Researchers need to build the muscle of saying and defending "No."
You're effective when you're selective.
Here's how to say effectively say no:
Why is it important to say "No" to partners and peers?
@JamesClear's book "Atomic Habits," says it best:
“When you say no, you are only saying no to one option. When you say yes, you are saying no to every other option.
No is a decision. Yes is a responsibility.”
It's finally happened: you're going to manage other researchers.
But managing is much more than 1:1s.
Here are some non-obvious strategies to make the most of this transition:
1. Hiring earlier than you'd think
Managing can start with hiring.
But WHEN do you hire someone? When things are on fire...right?
If you see some internal red flags, you should actively begin hiring discussions.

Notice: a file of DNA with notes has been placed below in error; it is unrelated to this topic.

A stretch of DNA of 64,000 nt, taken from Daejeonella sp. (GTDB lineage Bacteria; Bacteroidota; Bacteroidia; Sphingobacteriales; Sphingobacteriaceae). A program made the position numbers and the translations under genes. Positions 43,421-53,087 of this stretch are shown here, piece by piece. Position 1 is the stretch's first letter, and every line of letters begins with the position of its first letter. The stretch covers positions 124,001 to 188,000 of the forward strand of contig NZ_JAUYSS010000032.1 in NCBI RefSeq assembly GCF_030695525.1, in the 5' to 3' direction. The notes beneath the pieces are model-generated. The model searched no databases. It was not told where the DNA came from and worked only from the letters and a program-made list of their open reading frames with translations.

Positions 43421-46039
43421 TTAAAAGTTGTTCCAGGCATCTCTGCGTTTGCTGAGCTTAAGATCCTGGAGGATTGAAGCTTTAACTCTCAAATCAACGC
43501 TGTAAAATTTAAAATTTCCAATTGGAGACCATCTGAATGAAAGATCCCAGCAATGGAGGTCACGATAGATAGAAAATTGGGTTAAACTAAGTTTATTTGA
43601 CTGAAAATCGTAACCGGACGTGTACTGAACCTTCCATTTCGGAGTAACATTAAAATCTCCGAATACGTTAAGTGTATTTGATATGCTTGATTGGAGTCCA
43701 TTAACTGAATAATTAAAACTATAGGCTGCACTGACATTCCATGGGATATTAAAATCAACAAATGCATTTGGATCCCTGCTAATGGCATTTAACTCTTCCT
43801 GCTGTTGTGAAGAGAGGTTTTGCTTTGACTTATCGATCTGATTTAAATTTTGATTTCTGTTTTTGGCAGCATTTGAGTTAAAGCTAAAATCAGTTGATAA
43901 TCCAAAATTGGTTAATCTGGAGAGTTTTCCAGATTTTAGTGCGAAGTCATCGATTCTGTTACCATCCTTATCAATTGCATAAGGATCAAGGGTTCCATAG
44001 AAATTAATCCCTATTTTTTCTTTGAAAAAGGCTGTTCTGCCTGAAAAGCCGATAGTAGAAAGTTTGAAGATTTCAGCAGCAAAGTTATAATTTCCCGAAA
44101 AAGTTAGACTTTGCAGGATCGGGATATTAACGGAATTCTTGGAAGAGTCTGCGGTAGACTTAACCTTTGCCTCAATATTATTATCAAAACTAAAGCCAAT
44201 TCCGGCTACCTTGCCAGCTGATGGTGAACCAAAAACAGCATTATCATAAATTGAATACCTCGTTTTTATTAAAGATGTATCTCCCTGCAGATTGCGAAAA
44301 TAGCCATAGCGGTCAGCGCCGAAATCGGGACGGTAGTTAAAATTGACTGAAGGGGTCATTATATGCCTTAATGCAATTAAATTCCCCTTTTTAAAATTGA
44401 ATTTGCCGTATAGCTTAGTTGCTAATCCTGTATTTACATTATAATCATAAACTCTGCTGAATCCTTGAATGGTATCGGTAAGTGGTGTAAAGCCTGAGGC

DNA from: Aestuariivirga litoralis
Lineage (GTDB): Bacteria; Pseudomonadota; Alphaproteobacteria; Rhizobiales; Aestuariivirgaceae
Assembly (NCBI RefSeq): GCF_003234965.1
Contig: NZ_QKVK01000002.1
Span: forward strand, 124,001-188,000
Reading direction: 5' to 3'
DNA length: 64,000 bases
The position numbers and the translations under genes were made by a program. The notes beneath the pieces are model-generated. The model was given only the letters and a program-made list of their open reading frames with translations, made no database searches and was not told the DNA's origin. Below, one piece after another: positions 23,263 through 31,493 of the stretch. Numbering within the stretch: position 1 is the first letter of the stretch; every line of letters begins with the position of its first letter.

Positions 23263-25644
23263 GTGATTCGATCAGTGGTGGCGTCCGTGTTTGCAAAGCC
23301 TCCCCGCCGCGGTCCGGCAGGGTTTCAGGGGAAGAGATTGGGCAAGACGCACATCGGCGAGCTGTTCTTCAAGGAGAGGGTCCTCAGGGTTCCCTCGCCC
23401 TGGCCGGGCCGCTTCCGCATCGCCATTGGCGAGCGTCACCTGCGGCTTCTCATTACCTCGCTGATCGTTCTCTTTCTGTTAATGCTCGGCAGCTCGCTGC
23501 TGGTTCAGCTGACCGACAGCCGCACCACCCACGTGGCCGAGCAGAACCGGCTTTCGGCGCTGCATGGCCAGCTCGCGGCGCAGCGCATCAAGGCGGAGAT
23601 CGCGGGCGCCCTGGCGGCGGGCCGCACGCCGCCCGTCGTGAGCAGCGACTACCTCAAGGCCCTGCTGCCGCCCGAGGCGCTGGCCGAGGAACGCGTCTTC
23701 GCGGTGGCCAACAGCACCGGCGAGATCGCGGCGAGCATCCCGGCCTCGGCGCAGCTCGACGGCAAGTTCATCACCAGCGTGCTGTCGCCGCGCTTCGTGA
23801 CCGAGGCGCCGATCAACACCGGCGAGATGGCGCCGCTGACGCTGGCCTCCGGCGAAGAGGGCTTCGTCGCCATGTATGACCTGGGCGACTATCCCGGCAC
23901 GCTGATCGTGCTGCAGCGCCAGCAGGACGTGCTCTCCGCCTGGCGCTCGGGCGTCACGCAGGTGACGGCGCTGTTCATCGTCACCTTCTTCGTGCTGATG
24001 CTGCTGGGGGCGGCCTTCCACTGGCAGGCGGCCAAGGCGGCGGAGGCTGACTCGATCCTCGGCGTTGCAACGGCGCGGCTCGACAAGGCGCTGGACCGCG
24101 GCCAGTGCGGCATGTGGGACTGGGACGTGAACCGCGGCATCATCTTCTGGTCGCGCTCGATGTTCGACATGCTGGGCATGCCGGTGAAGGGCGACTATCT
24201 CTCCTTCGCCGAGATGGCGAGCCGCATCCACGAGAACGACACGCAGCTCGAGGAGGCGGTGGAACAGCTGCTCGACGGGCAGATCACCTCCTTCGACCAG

Here are some signs to look out for:
🔐 How to unlock your hidden #UX partner: the support team 🔐
Building with your support team is an often overlooked method towards crafting a better #userexperience.
Here's why #uxresearch should build strong relationships with support teams + how to get started...
Let's understand how even well-intentioned decisions can lead to a poor user experience.
Here are real-life decisions companies have made + how they impacted their support teams:
(Keep in mind that none of these decisions are inherently good OR bad as context matters!)